There are times that this isn’t particularly helpful – for example, if you want to maintain legacy URLs for images from an old website you have migrated to WordPress, you’ll need to change the value.  This is our brief guide for changing the default uploads directory in WordPress.

WordPress 3.4 and under allowed you to change the file uploads path in the WordPress administration screen under the Settings panel, but this feature was removed in WordPress 3.5 and above.

WordPress’ default media uploads directory

By default, files uploaded via WordPress’ “insert media” tool (see screenshot below, as it appears in WordPress 4.6.x onwards) are saved on the server in the wp-content/uploads directory, sorted in to sub-directories ordered by year and month.

For example, if you upload a file called image.jpg to WordPress in September 2016, by default this file would be written to the wp-content/uploads/2016/09 directory on the server.

WordPress' default file upload in 4.6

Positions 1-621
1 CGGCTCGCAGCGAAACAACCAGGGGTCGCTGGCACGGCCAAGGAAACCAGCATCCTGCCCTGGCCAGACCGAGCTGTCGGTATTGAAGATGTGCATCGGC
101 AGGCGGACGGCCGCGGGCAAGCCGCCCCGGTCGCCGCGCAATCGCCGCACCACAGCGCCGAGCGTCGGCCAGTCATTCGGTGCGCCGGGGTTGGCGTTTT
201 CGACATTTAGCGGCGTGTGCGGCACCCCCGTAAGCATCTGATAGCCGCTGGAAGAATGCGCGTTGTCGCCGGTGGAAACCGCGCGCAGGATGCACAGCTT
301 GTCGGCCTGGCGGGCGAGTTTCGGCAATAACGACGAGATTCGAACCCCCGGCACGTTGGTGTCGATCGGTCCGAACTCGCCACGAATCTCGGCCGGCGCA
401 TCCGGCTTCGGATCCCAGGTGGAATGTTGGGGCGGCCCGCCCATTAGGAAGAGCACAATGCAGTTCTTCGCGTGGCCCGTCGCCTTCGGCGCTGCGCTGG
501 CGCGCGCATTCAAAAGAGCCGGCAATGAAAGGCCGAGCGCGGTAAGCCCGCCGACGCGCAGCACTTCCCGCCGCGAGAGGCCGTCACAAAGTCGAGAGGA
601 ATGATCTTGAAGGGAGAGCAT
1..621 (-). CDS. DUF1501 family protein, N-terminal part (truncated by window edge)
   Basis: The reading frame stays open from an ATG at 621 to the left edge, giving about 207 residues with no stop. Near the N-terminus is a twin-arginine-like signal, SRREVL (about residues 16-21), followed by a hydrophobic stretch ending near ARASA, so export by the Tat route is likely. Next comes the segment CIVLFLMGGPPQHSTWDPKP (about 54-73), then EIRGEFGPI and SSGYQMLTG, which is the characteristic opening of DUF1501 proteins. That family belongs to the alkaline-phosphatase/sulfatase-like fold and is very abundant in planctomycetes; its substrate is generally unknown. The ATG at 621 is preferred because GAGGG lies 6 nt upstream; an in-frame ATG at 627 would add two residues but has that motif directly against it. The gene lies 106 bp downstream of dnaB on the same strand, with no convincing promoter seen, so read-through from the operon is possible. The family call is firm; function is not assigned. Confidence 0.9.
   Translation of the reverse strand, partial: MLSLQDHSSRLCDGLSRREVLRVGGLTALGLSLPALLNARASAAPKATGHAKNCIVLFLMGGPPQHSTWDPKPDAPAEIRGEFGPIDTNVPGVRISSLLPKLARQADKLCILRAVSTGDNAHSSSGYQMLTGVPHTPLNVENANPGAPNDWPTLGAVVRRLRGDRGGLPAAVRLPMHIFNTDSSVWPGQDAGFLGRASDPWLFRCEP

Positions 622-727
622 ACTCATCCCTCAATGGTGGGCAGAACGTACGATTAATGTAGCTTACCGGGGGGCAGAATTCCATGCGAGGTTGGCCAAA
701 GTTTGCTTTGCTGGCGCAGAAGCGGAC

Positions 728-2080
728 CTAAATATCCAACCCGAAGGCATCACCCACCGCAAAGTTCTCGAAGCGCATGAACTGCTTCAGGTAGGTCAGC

As mentioned above, this may not be ideal for your WordPress website, and this default can be changed.

Changing WordPress default uploads directory

Thankfully, changing WordPress’ default file uploads directory is relatively simple, once you know how.

Open your WordPress installation’s wp-config.php file, found in the root directory of your website. Find the following declaration (if it exists in your wp-config.php file), or add this line to the bottom of your file if it doesn’t exist:

define('UPLOADS', 'wp-content/media');

The above change would save uploaded files in WordPress’ wp-content/media directory. If you want to move the file uploads to the root directory of the website (e.g., so your files are accessible via, use the following snippet in your wp-config.php file:

define('UPLOADS', 'uploads');

Note! You will need to ensure this directory has the correct permissions for WordPress to be able to use the new file uploads path you have just set. It’s also worth ensuring that final semi-colon – ; – is present at the end of the line, as missing this will likely cause you some issues!

Disabling WordPress from storing uploaded files by year and date

Of course, you can also disable WordPress’ default behaviour of organising file uploads in to year/month directories in the Settings > Media page.

We hope this post is helpful for WordPress users and developers alike! If you need further help with your website, please do consider our WordPress consultancy services.